Egypt protesters gather for ‘second revolution’
Thousands fill Cairo’s Tahrir Square to call for the Mubarak regime’s prosecution and delayed elections. Some analysts say the rally proves Egypt’s progressives have failed to organize themselves into a unified political force. Thousands of protesters filled Cairo’s Tahrir Square on Friday for what was billed as a “second revolution,” chanting their demands: Try former President Hosni Mubarak and his cronies immediately, end military courts, replace the military government with civilian leaders, reform the constitution and delay the September elections.
Tahrir Speaks: May 27th (Photos and Videos)
Today, May 27, 2011, Egyptians took to the streets in different parts of their country to affirm their continued commitment to the revolution that began on January 25, 2011. In Tahrir Square, approximately 150,000 protesters gathered to sing, laugh, chant, and assert their various demands. Preparations for the demonstrations began late Thursday night / early Friday morning and by mid-afternoon there was no doubt that a diverse array of Egyptians wanted much more than the resignation of Husni Mubarak: they wanted a new Egypt and had very specific ideas of what that new Egypt would look like. While we had hoped to report on the protest through more prose, we found that certain themes and demands were so dominant in Tahrir Square today that it made more sense to give voice to them through videos and photos alone. Our only deliberate intervention is in the last video, which was filmed and edited by the authors, entitled “Tahrir . .
Simon Hanna, “Egypt’s ‘Second Day of Rage'” (Video)
Dubbed Egypt’s “Second Day of Rage,” this Friday protest in Tahrir could never live up to the standard set by the first one. . . . The rally drew tens of thousands to Tahrir, despite the boycott by the Muslim Brotherhood, saying that little has changed since the toppling of the former president Hosni Mubarak. “I came to Tahrir today to say that the revolution is ongoing, to say that I want the old regime prosecuted quickly, fairly, and publically. We also reject military tribunals for any civilians. I want things to get moving. It’s unacceptable that now it’s May 27 and since January 25th we’ve been demanding these things. . .” (Ehab Gamal). Among the demands of the day were replacing the interim ruling supreme council of the armed forces with a civilian government, the end of military tribunals for civilians, and the prosecution of Mubarak. “. . . Every Friday we’ll be here until we get our rights. I will not stop until I get my rights — my rights and the rights of those who died. It’s my right to prosecute the oppressor” (Mohamed Sayed Ahmed). The marches are also taking place elsewhere in the country, such as Alexandria and Suez, two cities that witnessed intense fighting on the original Day of Rage. Friday’s demonstration may not achieve the instant result of January 28th, but, by mobilizing tends of thousands of protesters demanding change, Egypt has shown once again that this revolution is far from over.
Where Egypt is at, Issandr El Amrani
The #May 27 “Second Revolution” came and went this weekend without the drama that many had expected. Turnout was pretty good — good enough to show that the ranks of those unsatisfied with the current state of affairs is plenty big, and big enough to show that the Muslim Brothers’ participation is not essential to getting a decent number of people protesting. Impressive also was that the protests took place across the country, as Zeinobia points out with her gallery of videos. Get more videos and an account at Jadaliyya. It may not be a second revolution but it’s enough to keep the SCAF on its toes and give media traction to multiple grievances: high-ranking corruption, insecurity, slow justice, heavy-handedness of the military, etc.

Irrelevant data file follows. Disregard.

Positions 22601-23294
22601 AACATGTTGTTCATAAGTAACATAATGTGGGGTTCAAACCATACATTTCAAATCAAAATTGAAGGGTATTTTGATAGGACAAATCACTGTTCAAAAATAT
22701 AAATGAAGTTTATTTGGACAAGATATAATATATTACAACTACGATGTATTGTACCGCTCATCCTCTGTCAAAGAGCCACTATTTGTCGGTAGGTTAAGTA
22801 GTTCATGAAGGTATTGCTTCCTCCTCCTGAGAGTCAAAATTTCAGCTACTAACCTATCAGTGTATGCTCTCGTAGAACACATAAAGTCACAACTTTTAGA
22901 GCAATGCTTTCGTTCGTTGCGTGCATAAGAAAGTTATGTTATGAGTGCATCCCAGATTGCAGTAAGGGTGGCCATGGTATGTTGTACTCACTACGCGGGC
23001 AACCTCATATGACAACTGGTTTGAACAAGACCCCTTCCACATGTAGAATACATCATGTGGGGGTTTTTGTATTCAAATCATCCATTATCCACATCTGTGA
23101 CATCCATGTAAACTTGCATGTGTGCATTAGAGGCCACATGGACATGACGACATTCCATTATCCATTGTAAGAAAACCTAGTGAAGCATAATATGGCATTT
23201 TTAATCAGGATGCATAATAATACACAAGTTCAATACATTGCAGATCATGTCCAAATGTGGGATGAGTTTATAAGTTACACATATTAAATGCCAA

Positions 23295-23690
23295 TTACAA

There were figures at Al-Ahram Center for Subservience to the Egyptian regime who were a staple of Egyptian Mubarak propaganda in Saudi media. Those figures were also cited in the Western press like they were independent observers and analysts. Those same figures are now cited in Saudi AND Western media on the Egyptian revolution and they are asked to analyze it from “the inside” as if those were not people who backed Mubarak to his last hour in office. Who are they fooling? Take Jamal Abdul-Jawad: this is a crude and consistent propagandist for Mubarak and yesterday he appeared in Saudi media to criticize the demonstrations in Egypt from the standpoint of the ruling unelected Military Council.
The new Egypt: Israeli judoka snubbed by Egyptian rival
“The drama began at the end of the fight, when the referee signaled a handshake between the contestants. But Darwish ignored the order and began leaving. Several moments later, after repeated requests, the Egyptian walked to the center of the mattress, bowed to the referee and left.”
The 15th May youth in Jordan call for marching to Israeli embassy in Amman
The 15th May youth in Jordan announced, in a statement on Saturday, their intention to march to the Israeli embassy in Amman next Friday to mark the 1967 Israeli aggression.
Protests in Jordan
Do you notice that the country that is least covered in terms of protests is Jordan? Yesterday, there were demonstrations that called for the downfall of the government and they were covered widely in the Arabic press (even the reactionary media of the Arab counter-revolution) but not in the Western press. Worse, in Western media they still invite Jordanian king to speak about the aspirations of the Arab youth. They really think that the guy is popular among young Arabs. Hilarious.